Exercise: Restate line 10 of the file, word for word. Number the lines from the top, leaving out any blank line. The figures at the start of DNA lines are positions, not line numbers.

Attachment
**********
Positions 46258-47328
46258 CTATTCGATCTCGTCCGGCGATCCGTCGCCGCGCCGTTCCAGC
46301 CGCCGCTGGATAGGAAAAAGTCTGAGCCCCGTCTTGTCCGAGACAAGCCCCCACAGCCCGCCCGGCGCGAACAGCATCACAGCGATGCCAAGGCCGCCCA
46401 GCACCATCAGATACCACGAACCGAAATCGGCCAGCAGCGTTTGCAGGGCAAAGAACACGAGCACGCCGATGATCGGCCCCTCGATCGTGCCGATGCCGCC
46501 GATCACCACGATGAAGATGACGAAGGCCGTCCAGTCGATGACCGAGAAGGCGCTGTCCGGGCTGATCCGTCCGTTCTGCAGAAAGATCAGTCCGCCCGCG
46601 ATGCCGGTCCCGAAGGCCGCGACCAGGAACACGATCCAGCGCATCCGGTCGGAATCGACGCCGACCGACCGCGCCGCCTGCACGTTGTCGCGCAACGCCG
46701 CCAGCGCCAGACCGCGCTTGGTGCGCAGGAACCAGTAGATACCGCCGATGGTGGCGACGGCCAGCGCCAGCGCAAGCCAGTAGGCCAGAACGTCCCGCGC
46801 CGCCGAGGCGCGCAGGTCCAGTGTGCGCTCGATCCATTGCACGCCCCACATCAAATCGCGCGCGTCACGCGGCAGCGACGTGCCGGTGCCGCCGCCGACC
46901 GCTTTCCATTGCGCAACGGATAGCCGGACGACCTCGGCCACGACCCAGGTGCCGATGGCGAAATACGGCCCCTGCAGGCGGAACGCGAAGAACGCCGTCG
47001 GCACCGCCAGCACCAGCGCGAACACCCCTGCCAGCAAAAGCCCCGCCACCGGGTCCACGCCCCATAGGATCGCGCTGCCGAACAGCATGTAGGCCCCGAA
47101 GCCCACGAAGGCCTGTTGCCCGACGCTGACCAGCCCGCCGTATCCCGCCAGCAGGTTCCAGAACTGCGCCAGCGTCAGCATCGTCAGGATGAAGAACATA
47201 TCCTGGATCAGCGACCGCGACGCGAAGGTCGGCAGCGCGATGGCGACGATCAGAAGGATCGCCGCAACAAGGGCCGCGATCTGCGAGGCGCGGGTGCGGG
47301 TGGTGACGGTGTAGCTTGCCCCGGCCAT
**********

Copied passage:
47001 GCACCGCCAGCACCAGCGCGAACACCCCTGCCAGCAAAAGCCCCGCCACCGGGTCCACGCCCCATAGGATCGCGCTGCCGAACAGCATGTAGGCCCCGAA